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Music in the Post 9/11 World is the first book to examine the crucial role that music has played in the world's reaction to the attacks of September 11, 2001. Less than 12 hours after the hijacked planes had crashed in New York and Washington, members of the U.S. Congress hastily convened a news conference on the Capitol steps with a spirited--if somewhat ragged--performance of Irving Berlin's "God Bless America." This was just the first of the myriad musical responses to the events of the day. The editors of this volume have assembled an interdisciplinary team of international scholars to reflect upon the place, broadly speaking, of music in the post-9/11 world.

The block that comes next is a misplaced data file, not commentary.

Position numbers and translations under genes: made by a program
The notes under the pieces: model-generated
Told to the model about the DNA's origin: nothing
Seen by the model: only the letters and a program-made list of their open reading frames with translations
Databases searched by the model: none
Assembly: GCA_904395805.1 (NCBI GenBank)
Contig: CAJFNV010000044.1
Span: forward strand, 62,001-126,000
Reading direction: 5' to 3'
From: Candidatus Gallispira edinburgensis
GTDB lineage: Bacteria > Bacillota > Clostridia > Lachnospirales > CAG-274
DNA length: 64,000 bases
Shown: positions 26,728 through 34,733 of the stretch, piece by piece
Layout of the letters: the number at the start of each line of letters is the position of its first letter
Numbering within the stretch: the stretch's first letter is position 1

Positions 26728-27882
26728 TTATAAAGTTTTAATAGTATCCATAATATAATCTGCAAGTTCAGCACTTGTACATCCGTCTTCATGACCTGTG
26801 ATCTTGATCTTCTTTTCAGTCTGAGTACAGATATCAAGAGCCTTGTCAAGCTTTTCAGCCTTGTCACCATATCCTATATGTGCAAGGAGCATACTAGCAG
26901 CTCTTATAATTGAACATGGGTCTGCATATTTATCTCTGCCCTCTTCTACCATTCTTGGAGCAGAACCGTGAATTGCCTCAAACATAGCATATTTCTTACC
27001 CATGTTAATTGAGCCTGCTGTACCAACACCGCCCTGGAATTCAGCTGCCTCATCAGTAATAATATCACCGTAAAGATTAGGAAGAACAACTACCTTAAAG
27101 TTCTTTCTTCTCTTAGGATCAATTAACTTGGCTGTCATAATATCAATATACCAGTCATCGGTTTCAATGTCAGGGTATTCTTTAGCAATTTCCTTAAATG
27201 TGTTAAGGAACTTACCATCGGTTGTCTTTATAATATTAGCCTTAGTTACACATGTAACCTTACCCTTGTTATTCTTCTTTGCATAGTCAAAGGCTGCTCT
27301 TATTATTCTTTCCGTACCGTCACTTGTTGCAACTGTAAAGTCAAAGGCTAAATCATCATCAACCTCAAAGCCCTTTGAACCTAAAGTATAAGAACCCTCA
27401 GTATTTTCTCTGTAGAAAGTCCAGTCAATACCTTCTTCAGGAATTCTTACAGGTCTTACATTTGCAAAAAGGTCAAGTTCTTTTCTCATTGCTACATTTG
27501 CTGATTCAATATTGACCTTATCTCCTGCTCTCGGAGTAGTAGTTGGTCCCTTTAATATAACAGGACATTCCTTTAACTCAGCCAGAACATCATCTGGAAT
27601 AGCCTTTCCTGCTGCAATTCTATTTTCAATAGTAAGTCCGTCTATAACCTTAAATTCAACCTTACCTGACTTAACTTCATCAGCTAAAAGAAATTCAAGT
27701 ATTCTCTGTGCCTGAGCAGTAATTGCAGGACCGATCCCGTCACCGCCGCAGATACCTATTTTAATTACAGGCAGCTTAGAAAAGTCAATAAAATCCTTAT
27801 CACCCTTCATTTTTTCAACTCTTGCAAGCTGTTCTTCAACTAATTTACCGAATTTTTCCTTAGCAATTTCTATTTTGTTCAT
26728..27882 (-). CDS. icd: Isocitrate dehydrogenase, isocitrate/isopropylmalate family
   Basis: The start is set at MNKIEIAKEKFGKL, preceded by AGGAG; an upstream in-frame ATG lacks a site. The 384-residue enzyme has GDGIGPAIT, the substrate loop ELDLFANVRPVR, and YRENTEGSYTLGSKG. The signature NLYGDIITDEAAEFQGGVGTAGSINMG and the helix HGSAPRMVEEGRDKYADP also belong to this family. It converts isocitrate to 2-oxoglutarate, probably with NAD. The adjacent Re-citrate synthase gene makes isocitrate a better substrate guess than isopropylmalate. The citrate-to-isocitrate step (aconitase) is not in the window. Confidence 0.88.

Several authors eloquently describe how the events of September 11 served as a direct catalyst for artistic expression and commentary. This is one dimension of music in the post-9/11 world. Others approach the topic from a different angle, demonstrating how political and military actions that were initiated in the wake of 9/11 profoundly altered the environment in which music was created and performed. Bills like the Patriot Act have indirectly affected popular music by discouraging the expression of dissent, while major media conglomerates--that control radio, TV, and newspapers--have self-censored the music that is heard over the airwaves and reviewed in the media.
For students of popular music, history, and cultural studies, Music in the Post 9/11 World will be a provocative collection.